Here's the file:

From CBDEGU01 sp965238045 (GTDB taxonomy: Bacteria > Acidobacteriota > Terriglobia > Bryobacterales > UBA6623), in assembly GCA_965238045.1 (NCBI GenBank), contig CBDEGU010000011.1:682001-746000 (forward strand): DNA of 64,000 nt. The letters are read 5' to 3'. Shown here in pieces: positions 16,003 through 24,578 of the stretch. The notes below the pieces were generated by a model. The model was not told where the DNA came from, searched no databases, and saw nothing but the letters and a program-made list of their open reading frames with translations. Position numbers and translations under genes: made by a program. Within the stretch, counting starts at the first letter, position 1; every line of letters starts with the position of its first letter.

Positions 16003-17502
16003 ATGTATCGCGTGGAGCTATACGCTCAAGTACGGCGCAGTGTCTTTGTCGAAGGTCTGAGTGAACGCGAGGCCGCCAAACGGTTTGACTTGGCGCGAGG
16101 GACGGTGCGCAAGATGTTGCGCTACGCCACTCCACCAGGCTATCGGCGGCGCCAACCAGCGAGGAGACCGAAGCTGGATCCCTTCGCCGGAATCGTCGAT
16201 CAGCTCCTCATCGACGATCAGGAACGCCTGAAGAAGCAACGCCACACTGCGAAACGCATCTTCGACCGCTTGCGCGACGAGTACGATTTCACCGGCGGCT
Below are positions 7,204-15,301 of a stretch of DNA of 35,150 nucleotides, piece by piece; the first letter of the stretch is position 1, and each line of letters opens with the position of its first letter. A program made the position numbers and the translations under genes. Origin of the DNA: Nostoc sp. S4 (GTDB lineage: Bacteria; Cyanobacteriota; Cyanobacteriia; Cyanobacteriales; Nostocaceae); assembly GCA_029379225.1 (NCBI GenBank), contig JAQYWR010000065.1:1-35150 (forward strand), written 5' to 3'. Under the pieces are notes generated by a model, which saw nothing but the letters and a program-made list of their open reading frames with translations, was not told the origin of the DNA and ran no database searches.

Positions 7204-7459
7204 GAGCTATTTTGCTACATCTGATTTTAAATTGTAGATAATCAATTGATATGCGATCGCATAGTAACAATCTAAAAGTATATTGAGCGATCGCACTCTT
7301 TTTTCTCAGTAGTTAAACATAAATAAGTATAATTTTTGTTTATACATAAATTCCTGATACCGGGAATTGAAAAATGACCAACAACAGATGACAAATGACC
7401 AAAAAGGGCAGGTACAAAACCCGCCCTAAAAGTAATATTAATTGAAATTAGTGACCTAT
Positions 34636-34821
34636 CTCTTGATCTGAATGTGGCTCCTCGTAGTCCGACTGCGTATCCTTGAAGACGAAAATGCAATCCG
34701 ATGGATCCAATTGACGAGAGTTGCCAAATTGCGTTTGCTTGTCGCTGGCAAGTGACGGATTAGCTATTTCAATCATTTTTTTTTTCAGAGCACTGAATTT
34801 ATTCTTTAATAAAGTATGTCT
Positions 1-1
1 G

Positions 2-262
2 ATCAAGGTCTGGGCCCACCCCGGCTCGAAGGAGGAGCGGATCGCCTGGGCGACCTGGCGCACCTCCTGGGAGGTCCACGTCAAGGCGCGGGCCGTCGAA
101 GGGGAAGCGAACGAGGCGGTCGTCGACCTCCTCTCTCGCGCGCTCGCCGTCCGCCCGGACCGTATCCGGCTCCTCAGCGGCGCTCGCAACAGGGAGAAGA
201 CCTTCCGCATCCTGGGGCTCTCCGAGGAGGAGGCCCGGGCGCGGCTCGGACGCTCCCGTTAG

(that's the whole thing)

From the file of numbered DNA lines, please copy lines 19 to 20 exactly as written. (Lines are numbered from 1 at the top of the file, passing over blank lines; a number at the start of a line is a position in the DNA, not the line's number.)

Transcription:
101 GGGGAAGCGAACGAGGCGGTCGTCGACCTCCTCTCTCGCGCGCTCGCCGTCCGCCCGGACCGTATCCGGCTCCTCAGCGGCGCTCGCAACAGGGAGAAGA
201 CCTTCCGCATCCTGGGGCTCTCCGAGGAGGAGGCCCGGGCGCGGCTCGGACGCTCCCGTTAG